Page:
Given the renewed veneration of the first full picture of the earth taken from the moon in certain European philosophy seminars, one might think that the empire of capital has universalized death’s mirror and no one escapes potential representation as a citizen and capitalist subject. We are all reflected through a glass eccentrically, but we make a mistake when we think we have no choice but to aspire to become symbol-managers who must organize “messaging” capable of invoking a multitude desiring the socialization of capital. When we willingly accept the specular sensorium of capital’s biopolitical metaphors, we collaborate with the forces that turn us into our own bosses. Due to a parallax effect determined by class composition and the division of labor, the spectacle only reflects a part of the social whole properly, showing them to themselves as silent individuals. Some of us see on death’s mirror only distorted images of our relations. We remember that we have ears and mouths as well as eyes. Not every acoustic phenomenon communicates. As Empire’s LRAD teaches us, vibrations involve physical force.

We can make noise loud enough to break mirrors too.

Those who have no right to representation and those who refuse the stasis of rights and representation, the non-citizens without any desire to become citizens, don’t form a set.  Their noise is the very possibility of the outside Marcuse wrote about. When we move as 0%, we refuse to join and play a part, we sing disgust at all prosperity and articulate our compulsion to resist with the tinkling of shattered glass. We seek to take the cities, not because we have a right to them, but because they must become communes. Position, not solidified specular identity, defines and delimits our “we.” #Anyone who moves away from capital’s empire toward the outside, #anyone who resists becomes us.

0% movements produce chaos in capital and empire. Their force increases along lines of affiance and separation based on concrete relations with others. Affiance and separation are anything but the growth associated with the 99%’s demographic counting. The constitutive disorganization and anarchistic fragmentation of 0% resistance has taught those involved that being too small to fail sometimes releases more power than being too big to fail. The lone warrior, the cell, the gang, the alliance that can shut down all the ports along a coast, the commune capable of occupying a whole city, collective sabotage, mass default: all of these 0% movements gain effectiveness from internal and external friendships and conflicts.

Although 0% movements vibrate across the globe, the region around San Francisco Bay resonates turbulently at the moment —  Oakland in particular. The forces of the outside have emerged so strongly in Oakland and vicinity because of its concrete history of struggle with capital’s watchdogs. Police departments in the Bay Area have a long history of murdering unarmed men of color.

The killing of Oscar Grant on the night of December 31st  2008 to January 1, 2009 is the best known of series of deaths at the hands of police.

Those killings led to 0% actions among diverse groups whose internal conflicts and separations worked on each other to intensify the local rage. Because of these actions and the radical character of the UC occupations of 2009,

by the time OWS spread to Oakland, the anarchic forces of the outside could operate it much more effective than they could in New York City. The Oakland Communetook a plaza in front of City Hall and renamed it after Oscar Grant. Clearly, the communards do not intend to set up a co-operative alternative space, or a temporary autonomous zone. They intend to keep fighting until they turn the city itself into a commune that can serve as a base for the intensification of struggle around the world.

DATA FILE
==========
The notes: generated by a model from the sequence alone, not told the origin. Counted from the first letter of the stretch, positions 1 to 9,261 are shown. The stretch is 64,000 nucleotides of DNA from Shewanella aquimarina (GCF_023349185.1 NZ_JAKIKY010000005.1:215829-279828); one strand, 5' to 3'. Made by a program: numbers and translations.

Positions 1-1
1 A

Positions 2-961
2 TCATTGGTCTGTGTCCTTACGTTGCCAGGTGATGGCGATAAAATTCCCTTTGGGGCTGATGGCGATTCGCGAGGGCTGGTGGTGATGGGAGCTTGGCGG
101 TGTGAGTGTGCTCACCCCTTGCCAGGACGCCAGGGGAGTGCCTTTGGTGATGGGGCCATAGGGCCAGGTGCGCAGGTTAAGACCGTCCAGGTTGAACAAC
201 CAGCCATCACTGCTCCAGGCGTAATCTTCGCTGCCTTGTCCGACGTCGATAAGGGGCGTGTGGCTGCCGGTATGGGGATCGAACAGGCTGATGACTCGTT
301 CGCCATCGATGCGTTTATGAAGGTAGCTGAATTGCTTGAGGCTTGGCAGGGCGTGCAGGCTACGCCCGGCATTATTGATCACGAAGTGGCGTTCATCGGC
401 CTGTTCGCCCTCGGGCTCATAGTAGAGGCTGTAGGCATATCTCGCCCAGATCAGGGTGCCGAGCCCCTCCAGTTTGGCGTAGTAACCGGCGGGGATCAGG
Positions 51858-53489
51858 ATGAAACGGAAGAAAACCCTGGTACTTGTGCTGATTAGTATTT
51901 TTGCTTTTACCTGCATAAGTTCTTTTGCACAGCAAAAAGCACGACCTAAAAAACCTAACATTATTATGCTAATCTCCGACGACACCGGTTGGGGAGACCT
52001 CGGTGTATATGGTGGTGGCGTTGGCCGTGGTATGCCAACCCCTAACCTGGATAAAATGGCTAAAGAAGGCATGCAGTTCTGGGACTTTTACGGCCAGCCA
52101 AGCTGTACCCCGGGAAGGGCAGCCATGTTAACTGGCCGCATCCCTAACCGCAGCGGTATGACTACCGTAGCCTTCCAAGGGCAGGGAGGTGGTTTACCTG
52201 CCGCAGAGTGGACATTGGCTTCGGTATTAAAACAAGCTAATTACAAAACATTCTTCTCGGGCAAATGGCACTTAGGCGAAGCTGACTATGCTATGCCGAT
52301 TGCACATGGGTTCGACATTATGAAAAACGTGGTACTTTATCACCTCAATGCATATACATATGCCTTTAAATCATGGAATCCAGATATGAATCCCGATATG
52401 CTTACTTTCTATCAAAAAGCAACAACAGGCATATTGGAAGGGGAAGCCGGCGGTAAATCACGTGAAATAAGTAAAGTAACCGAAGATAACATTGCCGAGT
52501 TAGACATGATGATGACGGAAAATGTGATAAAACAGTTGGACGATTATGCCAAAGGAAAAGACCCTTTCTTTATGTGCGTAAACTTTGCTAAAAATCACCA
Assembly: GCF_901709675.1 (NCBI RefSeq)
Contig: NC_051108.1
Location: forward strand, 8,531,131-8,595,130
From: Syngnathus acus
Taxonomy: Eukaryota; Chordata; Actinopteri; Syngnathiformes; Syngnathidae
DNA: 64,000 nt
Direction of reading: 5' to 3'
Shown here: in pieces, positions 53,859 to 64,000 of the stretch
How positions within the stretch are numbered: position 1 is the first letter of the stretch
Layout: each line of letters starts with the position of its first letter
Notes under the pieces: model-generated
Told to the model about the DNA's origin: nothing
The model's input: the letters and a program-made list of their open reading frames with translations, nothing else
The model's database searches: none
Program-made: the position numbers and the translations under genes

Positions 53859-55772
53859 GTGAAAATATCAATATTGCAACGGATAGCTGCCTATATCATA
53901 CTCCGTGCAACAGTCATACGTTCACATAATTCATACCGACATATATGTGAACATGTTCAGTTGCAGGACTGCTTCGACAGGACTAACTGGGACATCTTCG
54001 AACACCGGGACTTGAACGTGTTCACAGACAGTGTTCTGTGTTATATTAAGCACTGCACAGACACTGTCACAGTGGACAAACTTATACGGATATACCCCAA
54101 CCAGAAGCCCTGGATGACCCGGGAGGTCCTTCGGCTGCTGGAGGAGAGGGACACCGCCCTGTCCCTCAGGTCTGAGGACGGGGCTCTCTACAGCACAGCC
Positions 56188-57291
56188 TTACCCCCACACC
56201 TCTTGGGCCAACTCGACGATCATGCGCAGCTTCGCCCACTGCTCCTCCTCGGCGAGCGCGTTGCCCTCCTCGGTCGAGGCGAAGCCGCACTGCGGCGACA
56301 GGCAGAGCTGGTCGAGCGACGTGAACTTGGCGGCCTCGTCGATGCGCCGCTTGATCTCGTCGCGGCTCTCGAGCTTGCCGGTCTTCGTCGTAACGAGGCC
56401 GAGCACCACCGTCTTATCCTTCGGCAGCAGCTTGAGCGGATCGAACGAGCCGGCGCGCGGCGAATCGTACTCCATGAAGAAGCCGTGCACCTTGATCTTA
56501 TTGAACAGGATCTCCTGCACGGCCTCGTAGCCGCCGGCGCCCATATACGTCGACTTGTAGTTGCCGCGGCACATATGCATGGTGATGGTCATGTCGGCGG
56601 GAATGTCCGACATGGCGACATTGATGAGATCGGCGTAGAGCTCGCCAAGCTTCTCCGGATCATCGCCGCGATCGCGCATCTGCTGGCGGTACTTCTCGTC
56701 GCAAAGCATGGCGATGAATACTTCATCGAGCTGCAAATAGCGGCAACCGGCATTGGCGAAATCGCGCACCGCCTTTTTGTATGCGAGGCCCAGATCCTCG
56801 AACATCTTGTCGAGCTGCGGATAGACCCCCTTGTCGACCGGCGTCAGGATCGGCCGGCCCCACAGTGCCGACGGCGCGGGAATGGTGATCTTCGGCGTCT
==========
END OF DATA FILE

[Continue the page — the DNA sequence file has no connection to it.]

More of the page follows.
In Santa Cruz, communards took an abandoned Wells Fargo Bank building on Front and River Streets.

Though the city was eventually able to evict them, their action showed the importance of collectively taking private, indoor property as a base of operations. By exposing the willingness of the State Repressive Apparatus to act violently in defense of private property, the communards demonstrated the real stakes in our struggle. The fight against capital is a fight against the system of private property, understood as a set of social relations. The bank isn’t a quasi-public space such as Zuccotti Park. Taking it involved attempted expropriation. Unlike foreclosure occupations, the plans for a community center at the bank did not include outside activists going to a more oppressed community and doing radical charity work. The bank was taken from capital by a collective of diverse forces for the benefit of all. If we are to occupy places within which to care for one another, within which to develop our positive capacities, within which to plan, we have no choice but to defend ourselves against the intensified conflict that the state and capital will bring to us. Lessons learned in the Wells Fargo occupation have already been applied to a coming building occupation in Oakland.

Conflict also intensified on UC campuses.

The willingness of students and faculty to stand down campus police showed an ability to struggle at an increased intensity, as if, upon returning to the locations of the beginnings of this historical series, occupations had become sublated during their global travels and expressed themselves at a higher level upon their return. Communards among the activists were able to use this incident to start working on eliminating the UC administration and ending campus police forces.

The power of the communards to resonate was never clearer than during the shutdown of every port on the West Coast.